Another approach in establishing the Conners CATA’s validity is to show how it works together with other measures of similar constructs in the assessment of attention problems. To assess such validity, samples were collected in which cases were scored on the Conners CATA and other measures of attention. Specifically, in a sample of 112 youth, parent-reports on the Conners 3rd Edition (Conners 3-P) were collected in addition to their scores on the Conners CATA and the Conners CPT 3. Logistic regressions were conducted in order to determine how well scales from the Conners CATA improve the diagnostic efficacy of the Conners 3-P and Conners CPT 3 in predicting group membership into ADHD or general population groups. Results are presented in the table below. When the Conners 3-P, Conners CPT 3, and Conners CATA scores were considered together, there was an overall correct classification rate (i.e., the ability to accurately predict group membership) of 93.8%, sensitivity (i.e., the ability to correctly detect ADHD cases) of 94.7%, and specificity (i.e., the ability to correctly detect general population cases) of 92.7%. These values were 9.9%, 8.7%, and 10.9%, respectively, higher than when the rating scale was used on its own. Furthermore, the Conners CATA added increased classification accuracy over and above the Conners 3-P and Conners CPT 3. Back to the top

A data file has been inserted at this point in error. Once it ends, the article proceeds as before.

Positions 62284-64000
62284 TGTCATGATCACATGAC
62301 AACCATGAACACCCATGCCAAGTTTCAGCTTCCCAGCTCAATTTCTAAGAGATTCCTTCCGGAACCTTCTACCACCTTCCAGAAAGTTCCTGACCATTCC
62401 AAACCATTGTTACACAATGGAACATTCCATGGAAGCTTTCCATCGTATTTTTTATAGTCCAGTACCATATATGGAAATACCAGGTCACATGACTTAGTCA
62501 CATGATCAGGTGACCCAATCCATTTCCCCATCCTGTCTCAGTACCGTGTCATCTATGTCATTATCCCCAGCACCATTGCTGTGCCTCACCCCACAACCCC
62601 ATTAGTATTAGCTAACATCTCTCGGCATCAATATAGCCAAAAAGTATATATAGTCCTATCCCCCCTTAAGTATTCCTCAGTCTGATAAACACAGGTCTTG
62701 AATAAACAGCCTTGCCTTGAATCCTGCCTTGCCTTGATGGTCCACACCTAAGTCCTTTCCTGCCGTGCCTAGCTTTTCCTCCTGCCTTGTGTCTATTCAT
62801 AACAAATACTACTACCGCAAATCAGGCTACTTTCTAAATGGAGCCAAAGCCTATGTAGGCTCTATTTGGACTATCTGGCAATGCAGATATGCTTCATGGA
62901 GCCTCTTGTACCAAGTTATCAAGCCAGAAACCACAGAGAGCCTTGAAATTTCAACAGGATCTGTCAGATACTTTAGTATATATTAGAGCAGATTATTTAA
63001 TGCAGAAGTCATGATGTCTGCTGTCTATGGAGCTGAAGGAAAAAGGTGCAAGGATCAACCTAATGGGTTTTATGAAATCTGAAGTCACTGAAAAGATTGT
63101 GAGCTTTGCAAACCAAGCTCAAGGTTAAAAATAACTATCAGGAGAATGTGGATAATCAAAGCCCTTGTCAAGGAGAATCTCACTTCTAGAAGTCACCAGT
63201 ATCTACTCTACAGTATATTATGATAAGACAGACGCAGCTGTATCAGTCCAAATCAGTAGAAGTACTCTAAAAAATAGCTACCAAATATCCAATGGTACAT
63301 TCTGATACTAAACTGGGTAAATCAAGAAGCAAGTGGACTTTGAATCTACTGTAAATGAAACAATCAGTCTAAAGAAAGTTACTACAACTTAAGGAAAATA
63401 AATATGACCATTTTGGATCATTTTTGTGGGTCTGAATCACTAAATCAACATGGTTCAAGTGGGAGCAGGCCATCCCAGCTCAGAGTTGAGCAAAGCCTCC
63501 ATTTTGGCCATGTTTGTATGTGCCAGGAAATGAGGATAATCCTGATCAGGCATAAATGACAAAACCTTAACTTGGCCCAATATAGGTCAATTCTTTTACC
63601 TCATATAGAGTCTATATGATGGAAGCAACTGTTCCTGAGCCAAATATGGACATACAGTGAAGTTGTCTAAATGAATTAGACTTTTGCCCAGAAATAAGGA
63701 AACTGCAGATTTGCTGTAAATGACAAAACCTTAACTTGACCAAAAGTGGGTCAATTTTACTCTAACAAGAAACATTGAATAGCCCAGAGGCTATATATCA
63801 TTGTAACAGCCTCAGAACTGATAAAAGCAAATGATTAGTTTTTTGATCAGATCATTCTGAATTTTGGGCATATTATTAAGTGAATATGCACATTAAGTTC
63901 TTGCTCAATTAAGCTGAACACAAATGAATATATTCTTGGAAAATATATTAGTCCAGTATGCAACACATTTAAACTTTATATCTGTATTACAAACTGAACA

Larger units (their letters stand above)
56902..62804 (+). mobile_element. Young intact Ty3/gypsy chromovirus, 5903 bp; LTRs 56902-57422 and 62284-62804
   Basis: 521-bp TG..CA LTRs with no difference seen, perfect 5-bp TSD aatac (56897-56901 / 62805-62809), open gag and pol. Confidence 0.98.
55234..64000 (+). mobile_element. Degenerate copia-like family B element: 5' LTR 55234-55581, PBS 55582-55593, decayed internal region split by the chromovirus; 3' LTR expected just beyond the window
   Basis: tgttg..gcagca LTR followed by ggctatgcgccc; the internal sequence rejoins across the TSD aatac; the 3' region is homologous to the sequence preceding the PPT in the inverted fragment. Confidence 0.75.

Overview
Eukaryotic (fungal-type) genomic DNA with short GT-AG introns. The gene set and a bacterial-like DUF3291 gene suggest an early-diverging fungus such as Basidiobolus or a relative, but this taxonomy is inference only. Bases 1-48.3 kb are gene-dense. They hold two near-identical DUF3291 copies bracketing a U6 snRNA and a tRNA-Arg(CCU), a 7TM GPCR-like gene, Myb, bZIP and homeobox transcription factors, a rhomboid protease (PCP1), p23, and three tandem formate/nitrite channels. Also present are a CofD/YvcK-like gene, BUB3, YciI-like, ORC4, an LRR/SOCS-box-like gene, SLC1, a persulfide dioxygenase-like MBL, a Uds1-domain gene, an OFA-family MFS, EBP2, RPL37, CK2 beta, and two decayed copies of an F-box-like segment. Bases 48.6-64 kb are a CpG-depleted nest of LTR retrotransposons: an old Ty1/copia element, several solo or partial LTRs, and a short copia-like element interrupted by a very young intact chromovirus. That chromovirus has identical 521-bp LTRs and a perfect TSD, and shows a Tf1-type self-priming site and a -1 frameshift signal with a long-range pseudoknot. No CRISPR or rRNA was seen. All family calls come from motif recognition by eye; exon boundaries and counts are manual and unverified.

The computer-generated scoring reports have been designed to guide assessors through each step of the recommended interpretation process.
There are two report types available:
- Easy to follow look and feel.
- Review data more efficiently with clear visuals.
- Interpretive text to complement and narrate the wealth of data.
- Easy to understand Clinical Likelihood Statements are based on the number of atypical T-scores to estimate the likelihood of a clinical disorder.
- Assessment Report, which provides detailed results from a single administration
- Progress Report, which provides an overview of change over time by combining and comparing results of up to four administrations.
Back to the top C. Keith Conners, Ph.D.
Dr. C. Keith Conners has had an extraordinary and diverse career as an academic, clinician, researcher, lecturer, author, editor-in-chief, and administrator. His dedication to the study of ADHD and other childhood problems propelled him to the forefront of his field. His intense interest has led him to write several books, journal articles, and book chapters based on his research on ADHD and childhood disorders. He is highly recognized in the field of psychology for his numerous contributions
During the course of his career, Dr. Conners was greatly intrigued by children exhibiting a diverse pattern of symptoms. He collected data on children from the general population and children with an existing symptom list who were referred to clinics, and eventually published the first version of the Conners’ Parent Rating Scale. The increasing use and popularity of the rating scales eventually made his original articles among the most cited in the literature on the subject.
Dr. Conners is now retired and is currently residing in North Carolina. He continues to lecture, present workshops on diagnosis and assessment, and serve as a consultant to numerous government and private organizations.
The Conners 3rd Edition™ (Conners 3™) and the Conners Comprehensive Behavior Rating Scales™ (Conners CBRS™) represent Dr. Conners’ life-long commitment to integrating the latest in academic research with contemporary clinical practice. Back to the top